Citizens Commission on Human Rights is More Determined Than Ever to End Coercive Psychiatric Practices

International human rights organization demands implementation of World Health Organization (WHO) and UN guidelines to end all forms of abuse and coercion in the field of mental health

Citizens Commission on Human Rights (CCHR), a nonprofit charitable mental health watchdog organization established in 1969 by the Church of Scientology, is determined to see to the immediate and full implementation of the UN and WHO direction to end psychiatric human rights abuse. 

In October, the UN and WHO called for an end to psychiatric abuse, stating “Human rights violations and coercive practices in mental health care are still far too common. Involuntary hospitalization and treatment, unsanitary living conditions, discrimination and physical, psychological, and emotional abuse characterize many mental health services across the world.”

Making their voices heard at psychiatric conferences, summits and congresses and bringing their protests to notorious psychiatric hospitals, CCHR intends to continue exposing and demanding an end to psychiatric abuse until these reforms are not simply words on a page but are fully accomplished. To begin with, CCHR is demanding the immediate end of electroconvulsive treatment, enforced drugging, restraints and involuntary commitment. 

So far this month:

In Berlin, Citizens Commission on Human Rights volunteers demand an immediate end to abusive and coercive psychiatric practices.

CCHR Germany set up their traveling exhibit, Psychiatry: An Industry of Death, at the German Congress of Psychiatry in Berlin. They called for the immediate end to the use of electroconvulsive treatment. And they marched through the streets demanding immediate compliance with the UN’s directions.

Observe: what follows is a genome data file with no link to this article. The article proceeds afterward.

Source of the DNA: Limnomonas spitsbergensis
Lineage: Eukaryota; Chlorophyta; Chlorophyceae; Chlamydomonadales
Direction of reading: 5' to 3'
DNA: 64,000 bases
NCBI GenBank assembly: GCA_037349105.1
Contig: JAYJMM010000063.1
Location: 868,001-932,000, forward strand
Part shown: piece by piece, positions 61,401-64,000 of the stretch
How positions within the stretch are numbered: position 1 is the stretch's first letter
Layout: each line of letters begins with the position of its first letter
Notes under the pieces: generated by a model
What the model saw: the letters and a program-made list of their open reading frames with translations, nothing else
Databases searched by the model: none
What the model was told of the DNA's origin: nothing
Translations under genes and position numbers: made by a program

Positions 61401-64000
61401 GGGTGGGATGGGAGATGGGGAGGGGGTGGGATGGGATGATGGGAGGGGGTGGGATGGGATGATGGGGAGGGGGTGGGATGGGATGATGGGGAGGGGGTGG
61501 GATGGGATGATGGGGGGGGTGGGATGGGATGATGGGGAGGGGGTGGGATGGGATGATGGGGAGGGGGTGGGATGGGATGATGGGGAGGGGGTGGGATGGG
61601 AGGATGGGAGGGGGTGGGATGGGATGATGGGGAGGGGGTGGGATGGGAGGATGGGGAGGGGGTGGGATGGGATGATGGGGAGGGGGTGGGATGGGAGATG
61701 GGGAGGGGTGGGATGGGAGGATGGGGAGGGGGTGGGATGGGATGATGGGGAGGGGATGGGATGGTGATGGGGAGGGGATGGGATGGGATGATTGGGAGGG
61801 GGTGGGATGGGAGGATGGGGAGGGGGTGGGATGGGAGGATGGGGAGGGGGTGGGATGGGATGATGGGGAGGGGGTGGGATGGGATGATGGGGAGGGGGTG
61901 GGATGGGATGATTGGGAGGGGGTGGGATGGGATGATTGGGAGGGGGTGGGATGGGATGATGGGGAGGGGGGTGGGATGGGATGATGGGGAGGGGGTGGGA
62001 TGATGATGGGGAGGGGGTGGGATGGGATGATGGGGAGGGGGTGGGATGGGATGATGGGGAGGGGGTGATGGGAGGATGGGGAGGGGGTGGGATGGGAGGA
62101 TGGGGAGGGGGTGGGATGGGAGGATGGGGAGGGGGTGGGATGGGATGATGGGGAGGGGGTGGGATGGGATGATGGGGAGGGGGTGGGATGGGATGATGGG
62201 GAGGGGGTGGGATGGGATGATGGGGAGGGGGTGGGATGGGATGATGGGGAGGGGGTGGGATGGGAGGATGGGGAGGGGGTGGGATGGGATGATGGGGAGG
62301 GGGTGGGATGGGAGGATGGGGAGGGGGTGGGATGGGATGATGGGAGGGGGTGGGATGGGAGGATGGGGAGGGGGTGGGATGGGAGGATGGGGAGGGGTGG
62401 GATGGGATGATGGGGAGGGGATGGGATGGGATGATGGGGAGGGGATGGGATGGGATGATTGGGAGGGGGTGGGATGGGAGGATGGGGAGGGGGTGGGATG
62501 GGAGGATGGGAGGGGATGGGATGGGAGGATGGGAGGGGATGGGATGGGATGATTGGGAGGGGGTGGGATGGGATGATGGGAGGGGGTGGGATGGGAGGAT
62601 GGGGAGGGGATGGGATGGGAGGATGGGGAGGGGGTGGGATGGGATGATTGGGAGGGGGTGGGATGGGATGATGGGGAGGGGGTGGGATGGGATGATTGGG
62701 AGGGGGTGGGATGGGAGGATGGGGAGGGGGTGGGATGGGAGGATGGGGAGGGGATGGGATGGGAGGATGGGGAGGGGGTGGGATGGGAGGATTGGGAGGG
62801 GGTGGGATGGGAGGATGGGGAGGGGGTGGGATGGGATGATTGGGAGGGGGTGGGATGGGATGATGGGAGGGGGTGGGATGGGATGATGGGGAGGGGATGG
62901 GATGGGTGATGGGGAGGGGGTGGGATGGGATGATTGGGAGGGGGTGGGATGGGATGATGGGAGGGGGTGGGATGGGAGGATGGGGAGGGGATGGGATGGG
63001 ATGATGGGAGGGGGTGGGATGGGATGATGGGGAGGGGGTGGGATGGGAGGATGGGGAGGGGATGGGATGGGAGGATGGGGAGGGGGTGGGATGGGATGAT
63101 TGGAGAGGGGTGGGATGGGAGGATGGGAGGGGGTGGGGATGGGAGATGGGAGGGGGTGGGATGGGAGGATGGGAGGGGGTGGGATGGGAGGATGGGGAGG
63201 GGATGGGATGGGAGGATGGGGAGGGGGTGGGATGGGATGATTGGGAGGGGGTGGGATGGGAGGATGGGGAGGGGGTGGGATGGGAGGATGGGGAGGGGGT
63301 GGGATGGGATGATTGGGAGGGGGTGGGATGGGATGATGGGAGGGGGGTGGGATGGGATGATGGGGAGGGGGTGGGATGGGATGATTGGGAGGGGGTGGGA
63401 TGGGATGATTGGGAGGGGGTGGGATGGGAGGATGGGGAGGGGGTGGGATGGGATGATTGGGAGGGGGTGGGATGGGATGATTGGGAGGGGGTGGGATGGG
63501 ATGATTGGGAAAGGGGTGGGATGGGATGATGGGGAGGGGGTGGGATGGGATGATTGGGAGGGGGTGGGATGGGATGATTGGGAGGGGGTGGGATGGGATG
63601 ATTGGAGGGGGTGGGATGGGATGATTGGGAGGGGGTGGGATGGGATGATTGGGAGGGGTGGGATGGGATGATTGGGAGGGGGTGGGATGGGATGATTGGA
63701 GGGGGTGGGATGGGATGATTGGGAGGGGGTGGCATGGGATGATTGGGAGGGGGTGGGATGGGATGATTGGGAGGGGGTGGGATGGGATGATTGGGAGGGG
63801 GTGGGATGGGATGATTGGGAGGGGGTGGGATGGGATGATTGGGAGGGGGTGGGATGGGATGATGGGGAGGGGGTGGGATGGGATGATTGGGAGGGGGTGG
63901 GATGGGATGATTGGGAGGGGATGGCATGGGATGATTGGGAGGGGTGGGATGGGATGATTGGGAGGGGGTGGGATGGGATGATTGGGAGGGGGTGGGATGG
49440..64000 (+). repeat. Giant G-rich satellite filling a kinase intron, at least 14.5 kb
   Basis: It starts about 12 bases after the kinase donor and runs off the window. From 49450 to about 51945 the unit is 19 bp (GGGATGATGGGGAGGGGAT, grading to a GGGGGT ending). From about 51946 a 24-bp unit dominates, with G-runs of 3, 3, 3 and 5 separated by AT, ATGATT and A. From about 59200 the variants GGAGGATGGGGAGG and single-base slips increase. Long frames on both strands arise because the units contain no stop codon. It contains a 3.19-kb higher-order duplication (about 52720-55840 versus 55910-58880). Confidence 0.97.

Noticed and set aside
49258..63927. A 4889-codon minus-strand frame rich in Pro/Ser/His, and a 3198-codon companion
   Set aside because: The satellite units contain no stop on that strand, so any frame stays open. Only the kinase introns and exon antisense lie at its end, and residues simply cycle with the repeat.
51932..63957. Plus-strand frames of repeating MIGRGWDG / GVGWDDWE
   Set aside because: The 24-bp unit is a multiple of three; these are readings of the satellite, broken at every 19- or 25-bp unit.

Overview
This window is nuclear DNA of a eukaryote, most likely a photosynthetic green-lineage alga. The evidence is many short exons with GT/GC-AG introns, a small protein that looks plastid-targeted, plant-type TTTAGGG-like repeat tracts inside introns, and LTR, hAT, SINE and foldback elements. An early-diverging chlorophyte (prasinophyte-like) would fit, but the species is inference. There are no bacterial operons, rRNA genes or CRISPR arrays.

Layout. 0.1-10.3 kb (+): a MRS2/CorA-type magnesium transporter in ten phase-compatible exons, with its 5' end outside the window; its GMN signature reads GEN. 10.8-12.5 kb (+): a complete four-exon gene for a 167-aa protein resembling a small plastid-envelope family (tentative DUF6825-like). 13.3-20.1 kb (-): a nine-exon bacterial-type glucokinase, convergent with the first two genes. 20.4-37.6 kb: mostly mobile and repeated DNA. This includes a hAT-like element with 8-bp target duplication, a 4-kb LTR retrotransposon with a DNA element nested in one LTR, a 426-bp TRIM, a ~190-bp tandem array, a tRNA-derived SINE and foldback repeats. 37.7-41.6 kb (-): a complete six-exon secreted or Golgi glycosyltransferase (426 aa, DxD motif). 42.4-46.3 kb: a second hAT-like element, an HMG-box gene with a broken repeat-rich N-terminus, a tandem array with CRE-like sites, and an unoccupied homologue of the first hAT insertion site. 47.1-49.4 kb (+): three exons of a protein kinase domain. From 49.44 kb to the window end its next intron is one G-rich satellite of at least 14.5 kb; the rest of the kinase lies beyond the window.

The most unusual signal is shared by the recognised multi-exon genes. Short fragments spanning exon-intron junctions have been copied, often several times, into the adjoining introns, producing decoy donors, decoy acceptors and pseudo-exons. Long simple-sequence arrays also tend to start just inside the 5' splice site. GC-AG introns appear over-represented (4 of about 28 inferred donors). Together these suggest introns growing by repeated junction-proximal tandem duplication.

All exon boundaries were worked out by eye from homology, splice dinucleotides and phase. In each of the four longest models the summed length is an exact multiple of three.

CCHR France brought their protest to the gates of Le Vinatier Psychiatric Hospital and the meeting of the National Congress of Psychiatry in Lyon.

Stop abusing our children, shout the volunteers of CCHR Florida
Stop abusing our children is the demand of the volunteers of CCHR Florida

CCHR Florida rallied at the “Technology in Psychiatry Summit” at the Marriott Water Street Hotel in Tampa to protect children from ECT and dangerous suicide and violence-inducing drugs. They are also collecting signatures on a petition to ban the use of electroshock (ECT) on children as its use is “in direct contradiction to the World Health Organization’s Resource Book on Mental Health, Human Rights and Legislation, which states, ‘There are no indications for the use of ECT on minors, and hence this should be prohibited through legislation.’”

For decades, CCHR has been working to close a glaring gap in the European Convention on Human Rights that led to involuntary commitment of patients and the spread of coercive psychiatry.

After years of reporting on psychiatric abuse in 18 nations, CCHR received a formal invitation to the UN Consultation on Human Rights in Mental Health—the first time such a session had ever been held. CCHR presented expert testimony, vehemently calling for a ban on “coercion and the deprivations of liberty in mental health.” When the Office of the High Commissioner for Human Rights put the mental health mandate before the UN Human Rights Council, the result heralded a sea change to preserve and protect human rights in the field of mental health.

CCHR chapters around the world are more determined than ever to end psychiatric abuse.

For more information visit the website of Citizens Commission on Human Rights or watch a series of documentaries on the Scientology Network: 

Therapy or Torture: The Truth About Electroshock

Psychiatry: An Industry of Death

The Marketing of Madness

Or contact the nearest Scientology Church or Mission or CCHR International to find or begin a new chapter of CCHR in your community.

The work of Citizens Commission on Human Rights is inspired by visionary and humanitarian L. Ron Hubbard. CCHR today is the preeminent international psychiatric watchdog, established by the Church of Scientology as an independent social reform group.


The Scientology religion was founded by author and philosopher L. Ron Hubbard. The first Church of Scientology was formed in Los Angeles in 1954 and the religion has expanded to more than 11,000 Churches, Missions and affiliated groups, with millions of members in 167 countries.

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